When you write, do you include fireworks? You know, the words, the action, those little or big impacting features that make your story go ZING, POP, BOOM so your readers will grip the edges of your book and never want to put it down until the last page. Or are you afraid you may be putting your readers to sleep with too much detail, backstory, and just too much stuff that's boring? It's a challenge. Today's readers are demanding. They need to be entertained to the nth degree. Give them any less, and you might be losing them. And then they move on to the next book. There are millions out there to choose from.
Now, when I say fireworks in your writing, I need to explain that fireworks aren't limited to those action scenes you find in movies like Transformers or Independance Day. You can include intimate moments, those personal moments that may slow the pace down, but they have all the crackle and pop to call their own. It may be the choice of words, that pause given in dialog, that phrase to describe a character's expression ... just so many fine nuances that make the difference between good writing and great writing. One contemporary writer who just blows me away with his style ... whether he is writing an action scene or a quiet conversation ... his prose is superb. It's the kind of prose that makes a writer want to cry and say, "I want my writing to be like that." Take a look at James Lee Burke . I read one of his earlier novels, In the Electric Mist with Confederate Dead. Of course, there are many more. I am in awe of his style.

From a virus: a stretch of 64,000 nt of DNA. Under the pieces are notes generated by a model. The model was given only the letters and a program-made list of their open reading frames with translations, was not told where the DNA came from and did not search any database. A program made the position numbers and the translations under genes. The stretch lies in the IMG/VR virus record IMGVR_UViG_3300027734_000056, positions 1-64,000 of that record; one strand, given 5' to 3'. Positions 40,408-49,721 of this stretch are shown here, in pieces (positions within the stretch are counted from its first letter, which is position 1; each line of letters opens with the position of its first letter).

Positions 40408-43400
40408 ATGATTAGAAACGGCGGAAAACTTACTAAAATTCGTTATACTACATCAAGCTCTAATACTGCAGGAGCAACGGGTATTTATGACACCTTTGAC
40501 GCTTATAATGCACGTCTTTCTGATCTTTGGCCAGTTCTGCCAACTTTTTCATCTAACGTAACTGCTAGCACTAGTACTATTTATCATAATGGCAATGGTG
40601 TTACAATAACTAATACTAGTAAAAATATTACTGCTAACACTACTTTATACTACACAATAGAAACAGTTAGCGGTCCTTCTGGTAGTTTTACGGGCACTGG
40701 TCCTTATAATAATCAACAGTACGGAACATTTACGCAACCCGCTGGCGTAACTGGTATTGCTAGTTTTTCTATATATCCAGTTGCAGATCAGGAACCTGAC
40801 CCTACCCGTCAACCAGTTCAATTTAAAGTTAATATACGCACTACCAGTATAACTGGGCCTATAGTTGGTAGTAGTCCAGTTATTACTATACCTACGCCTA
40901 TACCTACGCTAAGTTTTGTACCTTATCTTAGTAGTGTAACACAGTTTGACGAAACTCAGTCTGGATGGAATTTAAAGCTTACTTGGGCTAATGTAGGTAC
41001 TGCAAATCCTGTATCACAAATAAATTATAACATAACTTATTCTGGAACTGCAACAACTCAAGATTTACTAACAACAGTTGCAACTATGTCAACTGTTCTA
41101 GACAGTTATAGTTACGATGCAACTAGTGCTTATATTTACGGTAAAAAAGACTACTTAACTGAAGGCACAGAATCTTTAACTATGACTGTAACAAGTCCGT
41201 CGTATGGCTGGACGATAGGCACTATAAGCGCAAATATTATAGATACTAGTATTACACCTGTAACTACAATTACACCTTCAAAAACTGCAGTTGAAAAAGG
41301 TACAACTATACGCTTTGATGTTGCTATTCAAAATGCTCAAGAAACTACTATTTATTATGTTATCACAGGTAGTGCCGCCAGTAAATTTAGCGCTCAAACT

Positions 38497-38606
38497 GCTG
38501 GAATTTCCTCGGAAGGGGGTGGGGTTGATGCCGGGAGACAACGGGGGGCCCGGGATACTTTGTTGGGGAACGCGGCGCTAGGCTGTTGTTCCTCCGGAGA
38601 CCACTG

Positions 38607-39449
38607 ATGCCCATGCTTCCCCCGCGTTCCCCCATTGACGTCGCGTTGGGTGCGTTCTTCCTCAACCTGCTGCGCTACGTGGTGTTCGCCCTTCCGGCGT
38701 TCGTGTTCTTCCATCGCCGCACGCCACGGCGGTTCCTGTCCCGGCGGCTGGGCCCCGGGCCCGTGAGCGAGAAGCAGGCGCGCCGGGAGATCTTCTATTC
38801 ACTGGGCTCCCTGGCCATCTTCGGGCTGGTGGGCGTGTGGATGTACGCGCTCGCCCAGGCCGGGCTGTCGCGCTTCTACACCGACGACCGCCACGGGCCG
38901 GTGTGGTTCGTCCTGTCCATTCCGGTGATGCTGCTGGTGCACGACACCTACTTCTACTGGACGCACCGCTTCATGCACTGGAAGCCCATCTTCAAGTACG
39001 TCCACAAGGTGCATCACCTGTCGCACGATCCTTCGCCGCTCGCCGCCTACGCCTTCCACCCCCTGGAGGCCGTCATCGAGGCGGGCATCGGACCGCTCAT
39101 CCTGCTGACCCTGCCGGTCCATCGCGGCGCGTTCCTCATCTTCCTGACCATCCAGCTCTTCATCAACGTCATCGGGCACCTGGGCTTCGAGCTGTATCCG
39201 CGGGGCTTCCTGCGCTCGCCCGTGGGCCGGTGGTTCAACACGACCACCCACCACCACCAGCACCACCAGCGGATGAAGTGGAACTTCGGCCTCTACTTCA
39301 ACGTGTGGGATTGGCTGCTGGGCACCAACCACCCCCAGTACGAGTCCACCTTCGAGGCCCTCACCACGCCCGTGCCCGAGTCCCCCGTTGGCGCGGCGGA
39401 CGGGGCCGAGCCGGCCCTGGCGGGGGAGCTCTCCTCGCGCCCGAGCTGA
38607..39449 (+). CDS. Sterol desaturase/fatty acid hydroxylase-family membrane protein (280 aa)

The catch here is that I can't really explain in so many words what "fireworks" in writing is. I just know it when I read it. But I can say this ... find a beta reader, someone who will give you an objective opinion. If you suspect or worry that your writing may be boring, give it to that person and see what he/she thinks. If it turns out to be the "yawn" you suspected, go back to the "writing board" and work on that. There are many books out there on writing advice. I realize it may be confusing and overwhelming to choose. I can suggest a couple in my library that have helped me.
- Plot and Structure by James Scott Bell
- Self-Editing for Fiction Writers by Browne & King
- Manuscript Makeover by Elizabeth Lyon
I hope this encourages rather than discourages your efforts in writing. It's a battle, but like anything one sweats and toils over, the end product becomes worth it. If you have any books on writing or suggestions of authors who have that sparkle, crackle, pop in their writing, please share!
Happy Fourth of July!!!!